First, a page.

Some 20 years back, when my Mother first moved from Alaska to Texas, to take over managing a storage business from her Aunt, I built a bunch of furniture for her apartment. Some of that was a coffee table and two end tables. I used biscuits in the joinery. After a few years she had a dog that chewed on one of the legs and she was a bit heartbroken. She loved those tables. Anyway, I decided to replace the chewed leg. The lengths I had to go through to remove that leg were incredible. I had to turn the table over, clamp the table to my work bench and beat the hell out of that leg to get it to come loose. It took some real muscle and a big dead blow hammer. 

So when people tell me that they don't provide any strength to a joint, I take that with a grain of salt.

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I was going to say that it was some typically anti-festool internet bullshit but I hoped Steve would chime in first. Modern wood glues are amazing, but the physical support of the swollen tenon across the narrow stripes, and wider ones too, has to provide more strength in my opinion. Not suggesting anyone needs to do it, but it like to.

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OK - I'm a great fan of simple glued joints for long grain. But I have used other forms of joinery. My speakers (Linkwitz LX521.4) have the bass unit dipole assembled with biscuits (into marine ply, right angle joints), and I have a de-Walt biscuit jointer.

And on my bench (a Klausz), the underframe is wedged tenons (sapele) and the top boards and apron are a mixture of glued floating tenon and dowel (I didn't have a biscuit jointer then).

One of my cabinet making heroes is James Krenov. He used dowels in his exceptionally superb cabinets, usually on end grain to long grain joints. But in his later years he was clear that if biscuits had been available when he was making he would have used them in a heartbeat.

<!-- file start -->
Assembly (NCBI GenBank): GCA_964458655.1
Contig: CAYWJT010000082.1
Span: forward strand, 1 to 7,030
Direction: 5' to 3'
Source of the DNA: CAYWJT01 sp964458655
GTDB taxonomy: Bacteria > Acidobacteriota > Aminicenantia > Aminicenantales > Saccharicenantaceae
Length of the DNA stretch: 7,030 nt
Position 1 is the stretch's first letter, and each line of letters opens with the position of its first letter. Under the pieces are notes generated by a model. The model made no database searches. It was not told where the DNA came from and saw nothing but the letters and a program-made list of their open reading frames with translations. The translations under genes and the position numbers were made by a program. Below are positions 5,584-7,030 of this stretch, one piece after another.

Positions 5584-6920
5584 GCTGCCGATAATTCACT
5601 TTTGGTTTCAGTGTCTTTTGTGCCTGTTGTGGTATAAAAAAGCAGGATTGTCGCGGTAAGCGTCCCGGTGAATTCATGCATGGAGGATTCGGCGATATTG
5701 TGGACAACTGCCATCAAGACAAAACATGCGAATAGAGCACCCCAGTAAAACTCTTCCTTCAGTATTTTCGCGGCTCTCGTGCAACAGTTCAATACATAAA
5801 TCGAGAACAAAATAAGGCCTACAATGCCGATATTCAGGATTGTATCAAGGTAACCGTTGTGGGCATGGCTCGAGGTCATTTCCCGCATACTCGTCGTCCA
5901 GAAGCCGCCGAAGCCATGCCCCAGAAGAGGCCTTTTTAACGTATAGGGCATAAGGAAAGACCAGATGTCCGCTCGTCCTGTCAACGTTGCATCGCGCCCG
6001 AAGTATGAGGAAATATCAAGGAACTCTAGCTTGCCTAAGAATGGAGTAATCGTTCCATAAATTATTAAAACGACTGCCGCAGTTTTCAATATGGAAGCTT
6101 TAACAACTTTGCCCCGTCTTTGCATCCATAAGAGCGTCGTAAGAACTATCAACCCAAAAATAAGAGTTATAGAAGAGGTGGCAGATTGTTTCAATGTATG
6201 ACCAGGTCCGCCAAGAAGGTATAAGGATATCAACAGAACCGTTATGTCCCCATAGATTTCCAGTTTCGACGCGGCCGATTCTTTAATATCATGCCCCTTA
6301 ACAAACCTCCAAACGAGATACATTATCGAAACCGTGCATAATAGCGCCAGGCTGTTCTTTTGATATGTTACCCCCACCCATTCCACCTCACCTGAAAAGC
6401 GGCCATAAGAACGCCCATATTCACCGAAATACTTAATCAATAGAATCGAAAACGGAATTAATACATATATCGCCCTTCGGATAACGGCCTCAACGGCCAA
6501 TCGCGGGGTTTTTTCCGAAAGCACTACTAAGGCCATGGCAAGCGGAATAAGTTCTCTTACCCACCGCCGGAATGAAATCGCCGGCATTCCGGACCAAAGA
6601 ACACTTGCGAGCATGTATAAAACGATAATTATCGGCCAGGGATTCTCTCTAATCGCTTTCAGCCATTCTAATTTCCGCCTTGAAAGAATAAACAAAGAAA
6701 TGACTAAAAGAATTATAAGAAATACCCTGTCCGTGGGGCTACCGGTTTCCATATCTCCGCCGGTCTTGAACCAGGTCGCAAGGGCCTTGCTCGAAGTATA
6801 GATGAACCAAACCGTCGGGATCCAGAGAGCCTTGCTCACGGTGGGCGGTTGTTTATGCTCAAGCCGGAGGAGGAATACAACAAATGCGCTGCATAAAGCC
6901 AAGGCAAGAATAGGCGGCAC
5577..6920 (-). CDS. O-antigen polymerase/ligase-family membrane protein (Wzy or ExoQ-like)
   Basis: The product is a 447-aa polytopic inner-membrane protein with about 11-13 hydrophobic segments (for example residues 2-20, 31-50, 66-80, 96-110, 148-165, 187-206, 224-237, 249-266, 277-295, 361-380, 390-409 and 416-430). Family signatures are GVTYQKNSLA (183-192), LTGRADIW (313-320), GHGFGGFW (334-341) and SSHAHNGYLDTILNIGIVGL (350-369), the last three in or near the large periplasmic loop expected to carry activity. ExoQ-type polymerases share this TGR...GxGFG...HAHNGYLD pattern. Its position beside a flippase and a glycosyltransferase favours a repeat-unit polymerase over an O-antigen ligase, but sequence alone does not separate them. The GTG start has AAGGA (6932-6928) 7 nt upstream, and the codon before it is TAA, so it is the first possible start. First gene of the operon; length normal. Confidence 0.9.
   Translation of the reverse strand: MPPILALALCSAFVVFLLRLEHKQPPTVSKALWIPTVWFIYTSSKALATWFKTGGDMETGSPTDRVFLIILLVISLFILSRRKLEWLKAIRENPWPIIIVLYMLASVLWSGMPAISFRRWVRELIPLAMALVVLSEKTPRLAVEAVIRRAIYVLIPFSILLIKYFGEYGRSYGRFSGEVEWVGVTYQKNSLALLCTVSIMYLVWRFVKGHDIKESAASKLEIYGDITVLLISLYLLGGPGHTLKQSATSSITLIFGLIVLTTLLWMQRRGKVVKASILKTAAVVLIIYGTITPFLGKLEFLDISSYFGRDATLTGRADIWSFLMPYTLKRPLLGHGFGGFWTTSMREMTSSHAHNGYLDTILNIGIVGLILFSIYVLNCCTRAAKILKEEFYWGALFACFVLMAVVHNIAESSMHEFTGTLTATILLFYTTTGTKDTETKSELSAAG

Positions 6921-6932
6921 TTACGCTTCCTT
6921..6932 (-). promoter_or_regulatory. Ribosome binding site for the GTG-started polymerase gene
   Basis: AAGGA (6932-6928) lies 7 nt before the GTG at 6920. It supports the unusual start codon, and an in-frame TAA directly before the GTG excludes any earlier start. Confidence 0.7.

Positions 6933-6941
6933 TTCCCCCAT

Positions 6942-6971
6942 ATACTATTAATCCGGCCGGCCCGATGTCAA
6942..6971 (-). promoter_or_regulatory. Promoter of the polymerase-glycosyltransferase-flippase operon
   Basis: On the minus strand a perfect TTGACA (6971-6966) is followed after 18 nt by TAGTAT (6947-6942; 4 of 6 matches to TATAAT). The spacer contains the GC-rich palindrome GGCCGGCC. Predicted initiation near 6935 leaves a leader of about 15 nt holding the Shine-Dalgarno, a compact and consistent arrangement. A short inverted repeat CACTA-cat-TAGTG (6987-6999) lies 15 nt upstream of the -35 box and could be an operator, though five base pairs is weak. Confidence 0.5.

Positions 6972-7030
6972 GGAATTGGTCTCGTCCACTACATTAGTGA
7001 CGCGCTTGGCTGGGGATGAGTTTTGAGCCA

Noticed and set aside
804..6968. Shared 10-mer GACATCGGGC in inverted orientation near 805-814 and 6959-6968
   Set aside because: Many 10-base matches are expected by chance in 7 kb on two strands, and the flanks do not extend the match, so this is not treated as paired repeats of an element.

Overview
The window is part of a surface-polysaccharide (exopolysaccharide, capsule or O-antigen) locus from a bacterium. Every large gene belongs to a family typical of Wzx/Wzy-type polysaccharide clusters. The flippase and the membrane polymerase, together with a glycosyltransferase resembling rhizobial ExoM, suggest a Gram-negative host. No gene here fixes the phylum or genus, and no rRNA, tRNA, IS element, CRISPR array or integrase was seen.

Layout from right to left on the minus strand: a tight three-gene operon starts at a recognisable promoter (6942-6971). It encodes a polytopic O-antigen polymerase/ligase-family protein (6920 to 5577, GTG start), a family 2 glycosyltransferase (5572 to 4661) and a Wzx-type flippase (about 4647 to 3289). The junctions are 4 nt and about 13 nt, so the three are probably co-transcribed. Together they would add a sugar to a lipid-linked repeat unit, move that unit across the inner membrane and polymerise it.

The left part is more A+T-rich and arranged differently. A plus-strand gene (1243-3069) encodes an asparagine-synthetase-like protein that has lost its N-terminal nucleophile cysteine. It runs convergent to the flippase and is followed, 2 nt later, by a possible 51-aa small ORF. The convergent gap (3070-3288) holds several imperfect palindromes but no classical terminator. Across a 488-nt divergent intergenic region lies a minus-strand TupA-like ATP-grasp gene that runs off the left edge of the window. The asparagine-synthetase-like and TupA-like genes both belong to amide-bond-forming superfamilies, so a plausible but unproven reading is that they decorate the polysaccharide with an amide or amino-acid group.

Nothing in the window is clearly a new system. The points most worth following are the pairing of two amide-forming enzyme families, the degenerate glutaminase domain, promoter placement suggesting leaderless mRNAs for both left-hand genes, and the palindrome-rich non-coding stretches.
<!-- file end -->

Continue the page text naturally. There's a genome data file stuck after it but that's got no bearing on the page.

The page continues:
I have to say that with biscuits you have to work fast. They swell once glued, so you have to assemble and cramp fast.

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They definitely, unequivocally, provide mechanical strength. Dominoes more than biscuits. That said, in a table top, they are surely unnecessary. But they do help with alignment.

5 hours ago, swt61 said:

 because it swells quite a lot when wet. So the glue not only bonds the woods together, but it also swells the Beach enough to tighten the bond further.

One issue, especially when using them on MDF or ply, is that the swelling can work against you. They swell when wet, bond to the cavity, then dry and shrink causing small divots.

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19 minutes ago, Voltron said:

I was thinking white oak also, but I'm not great at identification. 

No doubt. I have more massive sticks that I cannot identify than ones I can. I really only know if the type of wood was written on the stick, or it is walnut. 

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Going to have a go at ping ponging my first set of cabinets with Mozaik. Pretty advanced software that I’ll probably never fully learn, but pretty cool knowing once I have a decent grasp of how it operates I should be able to make any type of cabinetry relatively easily.